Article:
Thermal dewatering of biomass can be time-consuming and costly, but Drinor has the solution to this problem. Now their pilot machine will be tested in Denmark.
“We have the opportunity to see how our technology works in an existing production line, and that’s an important step in the process of launching the zero series to the market,” says Carl Romlin of Drinor.
Drinor was founded in 2016, and the same year the company received support from the Swedish Energy Agency in order to take its technology from lab scale to industrial production. Drinor offers a solution for drying wood-based biomass. Thanks to its mechanical dewatering press, the energy consumption for drying can be reduced by 50 per cent. The company has developed rapidly, and a full-scale pilot machine is already being installed at the site of a pellet manufacturer in Denmark.
“I’m particularly happy that the Danish company where we’re installing our machine actively looked for streamlining its drying process and believes in the exact mechanical solution we offer. It proves there’s a need in the market,” says Alexander Thelander of Drinor.
Positive results in test phase
In 2018, Drinor’s pilot machine was ready to be installed. The first installation took place with pellet manufacturer Rindi in Älvdalen.
“The objective was to confirm the results of the process, such as capacity and energy consumption,” says Carl Romlin.
The outcome of the first test phase was good, but it also indicated what more needs to be done before the first zero series can be put on the market.
“We realized that we needed to ensure some additional parameters, so we chose to extend the test phase. This time, focus is on operational data and long-term tests. Thanks to the tests at Rindi, we know that it works on a large scale, so now we need to find out how it works best in the production line,” Carl explains.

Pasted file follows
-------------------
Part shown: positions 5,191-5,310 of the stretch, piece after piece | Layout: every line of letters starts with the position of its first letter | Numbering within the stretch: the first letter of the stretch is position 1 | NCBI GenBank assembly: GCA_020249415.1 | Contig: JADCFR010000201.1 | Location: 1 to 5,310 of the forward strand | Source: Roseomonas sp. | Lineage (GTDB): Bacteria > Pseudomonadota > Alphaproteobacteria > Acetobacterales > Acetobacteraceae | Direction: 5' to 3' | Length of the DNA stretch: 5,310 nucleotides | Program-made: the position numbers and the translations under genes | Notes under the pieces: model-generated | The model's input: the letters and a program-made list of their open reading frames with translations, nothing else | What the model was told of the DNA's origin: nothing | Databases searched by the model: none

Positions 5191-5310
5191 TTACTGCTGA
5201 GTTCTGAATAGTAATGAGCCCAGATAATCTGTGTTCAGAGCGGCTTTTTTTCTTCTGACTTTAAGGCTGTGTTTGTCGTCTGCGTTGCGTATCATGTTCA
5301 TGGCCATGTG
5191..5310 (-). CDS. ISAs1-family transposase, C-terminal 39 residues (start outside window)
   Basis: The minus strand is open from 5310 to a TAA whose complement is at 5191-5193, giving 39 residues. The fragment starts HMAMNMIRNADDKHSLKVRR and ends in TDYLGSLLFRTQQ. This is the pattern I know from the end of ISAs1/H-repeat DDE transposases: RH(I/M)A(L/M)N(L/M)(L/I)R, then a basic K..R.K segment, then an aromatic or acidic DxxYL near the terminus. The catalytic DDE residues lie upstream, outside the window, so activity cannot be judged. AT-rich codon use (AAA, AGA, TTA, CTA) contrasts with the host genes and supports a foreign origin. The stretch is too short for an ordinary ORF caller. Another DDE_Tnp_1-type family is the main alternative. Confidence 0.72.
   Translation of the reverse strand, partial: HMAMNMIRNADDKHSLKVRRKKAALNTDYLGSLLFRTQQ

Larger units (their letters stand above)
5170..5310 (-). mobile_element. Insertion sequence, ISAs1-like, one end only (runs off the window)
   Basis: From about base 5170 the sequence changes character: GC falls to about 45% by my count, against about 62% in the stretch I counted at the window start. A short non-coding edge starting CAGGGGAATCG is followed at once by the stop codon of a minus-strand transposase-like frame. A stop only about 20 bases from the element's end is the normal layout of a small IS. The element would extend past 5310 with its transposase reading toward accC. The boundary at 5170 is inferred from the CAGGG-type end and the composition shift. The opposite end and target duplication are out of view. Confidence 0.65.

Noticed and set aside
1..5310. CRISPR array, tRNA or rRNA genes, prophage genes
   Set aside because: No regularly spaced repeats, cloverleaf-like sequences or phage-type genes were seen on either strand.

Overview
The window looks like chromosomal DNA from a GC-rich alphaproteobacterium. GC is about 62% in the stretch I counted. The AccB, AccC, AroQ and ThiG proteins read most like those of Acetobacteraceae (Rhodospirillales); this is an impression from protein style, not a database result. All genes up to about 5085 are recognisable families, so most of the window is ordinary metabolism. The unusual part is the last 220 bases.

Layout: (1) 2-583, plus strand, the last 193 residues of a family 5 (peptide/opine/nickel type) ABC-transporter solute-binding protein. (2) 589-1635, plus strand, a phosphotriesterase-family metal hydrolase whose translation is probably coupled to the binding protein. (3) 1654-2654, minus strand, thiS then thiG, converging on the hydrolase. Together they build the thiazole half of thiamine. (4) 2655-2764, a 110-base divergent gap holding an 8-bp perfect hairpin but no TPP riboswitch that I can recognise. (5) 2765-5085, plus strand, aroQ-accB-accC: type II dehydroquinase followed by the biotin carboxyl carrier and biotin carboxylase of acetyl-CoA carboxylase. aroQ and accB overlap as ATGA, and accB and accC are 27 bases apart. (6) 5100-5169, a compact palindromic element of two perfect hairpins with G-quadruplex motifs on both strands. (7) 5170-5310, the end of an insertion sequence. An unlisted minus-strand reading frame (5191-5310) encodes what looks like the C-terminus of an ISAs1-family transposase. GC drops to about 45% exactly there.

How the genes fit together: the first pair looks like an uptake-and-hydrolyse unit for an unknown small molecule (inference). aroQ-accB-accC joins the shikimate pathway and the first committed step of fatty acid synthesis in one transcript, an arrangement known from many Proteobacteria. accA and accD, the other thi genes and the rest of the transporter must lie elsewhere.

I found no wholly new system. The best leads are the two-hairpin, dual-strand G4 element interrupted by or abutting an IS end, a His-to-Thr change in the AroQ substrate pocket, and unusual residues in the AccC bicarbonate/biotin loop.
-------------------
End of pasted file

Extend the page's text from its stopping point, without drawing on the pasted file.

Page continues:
“It has always been important for us to select our collaborations, and in Denmark there was both great interest and the opportunity to make it happen in the best way based on what we want to achieve,” says Alexander.
The near future will be busy in Denmark, where the outcome will pave the way for a full-scale market launch.
Drinor offers a solution to one of the most expensive steps in biomass processing, namely drying. In pellet production, mechanical dewatering can reduce the drying cost by 50 per cent.
Drinor was founded in 2016, and in cooperation with partners including the Swedish Energy Agency, they developed the CDP concept, which is planned for market launch in 2020.
Drinor cooperates with Sting Bioeconomy since the spring of 2019.
Read more about Drinor.